No matter where you are, or why you are there, urban street events need to be original and provide enough interaction to ensure people have a good time, share a good time and walk away happy and pleasantly surprised. To achieve a consummate experience, there needs to be layers of activity that work well together. The EcoWorld event, aptly (without a letter to spare!) named the ‘SY Spring Festival by Yarra One’, was designed with a particular look and feel that allowed the event designer to create perfect synergies between contributing elements.
First and foremost, the ‘urban oasis’ aesthetic was ideal for the season and inner-city location. By using a soft, tropical colour palate through décor, activation and even live art pieces (more about that later), the mood of the entire space was set confidently and necessarily in the face of the city dankness that surrounded it. Even the abundant plant life was chosen for its large-leaf variety, and hung as well as grounded to provide a complete visual range. It should be noted at this point that this event took place in a carpark adjacent to a disused warehouse, adding yet another layer of synergism to the event, in that the ground level of the new building will become an indoor, multi-purpose community space called ‘The Atrium’.
Entertainment content at this event was also selected based on its brightness and shareability. The DJ might these days be considered ‘old skool’, but the hedonistic, upbeat tunes were exactly what the space demanded. Fun games of ping pong on brightly decaled tables and spectator-driven giant Jenga challenges were completely frivolous, but perfect for sharing with new or old friends in the urban oasis.
Artist Ellen Porteus is known for her quirky, wallpaper style illustrations, and with various collaborators across the weekend completed a wall mural that of course spoke directly to the aesthetic of the event. Banana-sized pieces of colourful chalk were laid about the place, beckoning other, yet less Instagram-worthy, “artists”, to take part in the shared creative outpouring. The result of these scribbles in no way mirrored the professional contribution of another artist on hand: fashion illustrator Sarah Darby, who provided personalised portraits to those happy to be drawn rather than draw. A truly local flavour was added with a selection of pop-up designer market stalls offering artisan-made jewellery, soaps and scarves. By providing springboards for interactivity and creativity, the construct of the space was alive and personalised. It seemed to evolve as each brush stroke was placed upon the wall or new group of kids tried their luck at Jenga.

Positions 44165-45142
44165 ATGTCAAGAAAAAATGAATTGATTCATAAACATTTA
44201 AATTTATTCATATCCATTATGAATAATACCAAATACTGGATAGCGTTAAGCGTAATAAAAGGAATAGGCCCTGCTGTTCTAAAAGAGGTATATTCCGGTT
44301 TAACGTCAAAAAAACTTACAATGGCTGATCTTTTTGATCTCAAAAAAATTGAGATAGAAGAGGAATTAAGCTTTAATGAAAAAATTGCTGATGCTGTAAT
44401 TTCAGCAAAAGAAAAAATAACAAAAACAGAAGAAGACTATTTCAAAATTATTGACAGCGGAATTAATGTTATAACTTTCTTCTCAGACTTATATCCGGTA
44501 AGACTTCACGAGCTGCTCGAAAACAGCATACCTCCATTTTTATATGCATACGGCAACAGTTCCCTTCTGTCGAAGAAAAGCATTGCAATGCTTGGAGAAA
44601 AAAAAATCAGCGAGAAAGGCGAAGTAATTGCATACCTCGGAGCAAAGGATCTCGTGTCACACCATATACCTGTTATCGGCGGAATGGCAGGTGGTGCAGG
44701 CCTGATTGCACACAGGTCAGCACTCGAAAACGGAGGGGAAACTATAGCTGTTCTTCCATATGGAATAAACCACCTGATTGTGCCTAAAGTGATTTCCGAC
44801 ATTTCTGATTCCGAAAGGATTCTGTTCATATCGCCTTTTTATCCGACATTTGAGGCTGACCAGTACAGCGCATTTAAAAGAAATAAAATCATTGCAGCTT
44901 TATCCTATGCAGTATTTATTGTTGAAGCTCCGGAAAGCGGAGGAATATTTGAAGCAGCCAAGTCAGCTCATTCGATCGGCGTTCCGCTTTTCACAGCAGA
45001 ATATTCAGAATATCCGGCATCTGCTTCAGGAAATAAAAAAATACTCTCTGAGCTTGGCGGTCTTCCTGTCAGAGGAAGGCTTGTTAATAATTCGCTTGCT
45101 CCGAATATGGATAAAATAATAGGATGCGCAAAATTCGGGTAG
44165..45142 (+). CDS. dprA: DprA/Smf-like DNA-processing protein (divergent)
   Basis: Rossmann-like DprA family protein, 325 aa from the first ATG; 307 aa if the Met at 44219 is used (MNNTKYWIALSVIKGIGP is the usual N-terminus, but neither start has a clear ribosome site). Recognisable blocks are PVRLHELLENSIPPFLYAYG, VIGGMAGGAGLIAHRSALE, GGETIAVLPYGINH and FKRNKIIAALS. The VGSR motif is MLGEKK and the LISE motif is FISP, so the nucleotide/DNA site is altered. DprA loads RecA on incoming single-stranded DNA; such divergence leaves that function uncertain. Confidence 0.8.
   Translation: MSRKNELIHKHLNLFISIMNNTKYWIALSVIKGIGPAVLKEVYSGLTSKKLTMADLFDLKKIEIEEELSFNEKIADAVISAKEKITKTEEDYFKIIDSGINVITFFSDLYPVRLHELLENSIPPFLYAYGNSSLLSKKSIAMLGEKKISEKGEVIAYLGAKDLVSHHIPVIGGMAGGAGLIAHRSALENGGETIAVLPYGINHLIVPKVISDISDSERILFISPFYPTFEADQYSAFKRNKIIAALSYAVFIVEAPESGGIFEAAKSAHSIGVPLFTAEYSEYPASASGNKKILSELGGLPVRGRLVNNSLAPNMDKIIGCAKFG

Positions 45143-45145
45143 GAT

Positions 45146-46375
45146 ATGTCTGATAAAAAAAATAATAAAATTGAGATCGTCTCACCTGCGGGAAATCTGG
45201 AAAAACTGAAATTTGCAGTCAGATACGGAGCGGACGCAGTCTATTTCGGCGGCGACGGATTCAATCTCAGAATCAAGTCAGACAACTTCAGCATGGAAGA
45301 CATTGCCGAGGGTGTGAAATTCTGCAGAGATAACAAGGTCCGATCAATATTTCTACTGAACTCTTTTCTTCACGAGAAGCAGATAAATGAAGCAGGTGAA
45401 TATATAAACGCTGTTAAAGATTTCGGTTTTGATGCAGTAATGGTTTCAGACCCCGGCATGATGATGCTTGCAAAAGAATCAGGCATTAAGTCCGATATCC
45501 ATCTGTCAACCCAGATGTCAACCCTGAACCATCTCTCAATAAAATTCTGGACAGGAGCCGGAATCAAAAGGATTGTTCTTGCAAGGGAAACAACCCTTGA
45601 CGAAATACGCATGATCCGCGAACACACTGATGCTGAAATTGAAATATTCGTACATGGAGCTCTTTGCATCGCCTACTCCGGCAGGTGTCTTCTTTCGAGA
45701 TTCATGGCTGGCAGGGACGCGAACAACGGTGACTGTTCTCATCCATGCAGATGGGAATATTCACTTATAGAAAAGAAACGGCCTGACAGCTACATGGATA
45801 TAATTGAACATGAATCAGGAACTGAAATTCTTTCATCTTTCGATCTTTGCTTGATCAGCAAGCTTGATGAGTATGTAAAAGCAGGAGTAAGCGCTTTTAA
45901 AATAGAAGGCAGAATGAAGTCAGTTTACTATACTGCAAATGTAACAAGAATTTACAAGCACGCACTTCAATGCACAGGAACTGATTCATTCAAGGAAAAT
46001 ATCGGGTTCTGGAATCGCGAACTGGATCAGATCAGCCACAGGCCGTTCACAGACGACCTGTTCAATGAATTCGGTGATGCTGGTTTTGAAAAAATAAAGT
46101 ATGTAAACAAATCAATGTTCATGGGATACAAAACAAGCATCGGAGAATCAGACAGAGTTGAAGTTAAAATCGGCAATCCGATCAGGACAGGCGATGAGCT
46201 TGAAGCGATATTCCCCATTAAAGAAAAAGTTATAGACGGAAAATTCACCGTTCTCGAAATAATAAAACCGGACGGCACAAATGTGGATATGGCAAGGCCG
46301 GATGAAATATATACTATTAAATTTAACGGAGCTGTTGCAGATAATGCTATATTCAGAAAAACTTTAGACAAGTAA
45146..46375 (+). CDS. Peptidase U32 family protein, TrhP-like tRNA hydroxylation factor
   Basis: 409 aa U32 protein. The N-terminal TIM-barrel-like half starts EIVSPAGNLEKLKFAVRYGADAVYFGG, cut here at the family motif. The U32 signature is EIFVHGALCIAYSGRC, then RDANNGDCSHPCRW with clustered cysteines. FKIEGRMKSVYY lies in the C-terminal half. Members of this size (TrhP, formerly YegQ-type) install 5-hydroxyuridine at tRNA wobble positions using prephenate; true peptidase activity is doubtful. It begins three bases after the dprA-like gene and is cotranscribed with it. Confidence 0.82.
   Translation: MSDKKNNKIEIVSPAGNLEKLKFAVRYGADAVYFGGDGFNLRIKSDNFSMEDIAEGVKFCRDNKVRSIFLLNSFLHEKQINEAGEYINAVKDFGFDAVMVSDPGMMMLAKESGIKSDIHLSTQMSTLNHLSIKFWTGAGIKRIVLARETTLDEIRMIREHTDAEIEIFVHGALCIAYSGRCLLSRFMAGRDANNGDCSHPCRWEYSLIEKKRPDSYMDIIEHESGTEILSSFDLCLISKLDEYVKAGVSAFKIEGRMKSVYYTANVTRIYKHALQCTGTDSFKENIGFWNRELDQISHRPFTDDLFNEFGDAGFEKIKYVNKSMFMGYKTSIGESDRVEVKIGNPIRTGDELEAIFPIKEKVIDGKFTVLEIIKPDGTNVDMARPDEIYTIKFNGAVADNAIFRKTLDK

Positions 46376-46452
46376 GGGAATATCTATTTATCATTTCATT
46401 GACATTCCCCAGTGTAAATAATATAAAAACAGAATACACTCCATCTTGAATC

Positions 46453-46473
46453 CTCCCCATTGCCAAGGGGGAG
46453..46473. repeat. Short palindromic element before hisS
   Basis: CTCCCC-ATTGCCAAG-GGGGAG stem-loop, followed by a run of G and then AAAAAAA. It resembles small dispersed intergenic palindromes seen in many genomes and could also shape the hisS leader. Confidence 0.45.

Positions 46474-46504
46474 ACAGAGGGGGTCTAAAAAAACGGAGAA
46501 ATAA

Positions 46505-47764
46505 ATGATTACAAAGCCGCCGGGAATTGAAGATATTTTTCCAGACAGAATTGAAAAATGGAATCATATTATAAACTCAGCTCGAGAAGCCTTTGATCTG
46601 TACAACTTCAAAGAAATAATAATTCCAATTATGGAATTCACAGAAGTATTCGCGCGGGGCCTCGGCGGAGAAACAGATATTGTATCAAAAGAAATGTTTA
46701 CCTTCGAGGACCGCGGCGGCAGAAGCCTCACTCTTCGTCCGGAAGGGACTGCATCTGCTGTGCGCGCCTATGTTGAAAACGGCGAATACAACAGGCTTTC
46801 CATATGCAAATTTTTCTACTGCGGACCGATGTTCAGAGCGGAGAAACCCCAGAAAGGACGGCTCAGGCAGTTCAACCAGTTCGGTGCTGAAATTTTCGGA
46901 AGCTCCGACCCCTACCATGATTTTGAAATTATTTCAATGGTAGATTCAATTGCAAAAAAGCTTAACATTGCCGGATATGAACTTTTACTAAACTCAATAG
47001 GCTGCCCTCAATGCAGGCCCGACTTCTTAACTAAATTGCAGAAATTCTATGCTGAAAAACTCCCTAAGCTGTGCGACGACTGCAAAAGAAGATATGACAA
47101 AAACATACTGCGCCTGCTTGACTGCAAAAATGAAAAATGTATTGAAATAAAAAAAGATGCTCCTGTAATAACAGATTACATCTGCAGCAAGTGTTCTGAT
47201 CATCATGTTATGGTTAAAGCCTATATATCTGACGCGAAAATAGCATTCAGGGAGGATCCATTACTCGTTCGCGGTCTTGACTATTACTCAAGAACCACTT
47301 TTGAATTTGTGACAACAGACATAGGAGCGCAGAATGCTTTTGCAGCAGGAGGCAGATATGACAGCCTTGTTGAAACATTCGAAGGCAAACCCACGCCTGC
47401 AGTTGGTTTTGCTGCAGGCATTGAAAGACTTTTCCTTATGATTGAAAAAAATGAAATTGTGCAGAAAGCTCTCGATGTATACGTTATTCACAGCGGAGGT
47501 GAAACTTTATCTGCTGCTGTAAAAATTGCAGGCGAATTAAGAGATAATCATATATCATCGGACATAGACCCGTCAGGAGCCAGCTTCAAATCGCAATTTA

Food provided guests with yet another chance to create their own experience, this time by the range of cuisines and servings on offer. For those looking for a sweet treat or coffee break, Melbourne icon St Gerrys was deep frying delicious Greek donuts and Coe&Coe was providing the caffeine. Lunch was served hot and soulful from Gumbo’s New Orlean’s kitchen or Nem Nem Vietnamese. Things kicked into overdrive on the second Sunday of the two-weekend event when food was provided for free, giving EcoWorld every chance of creating positive good will be appealing to the stomach of locals!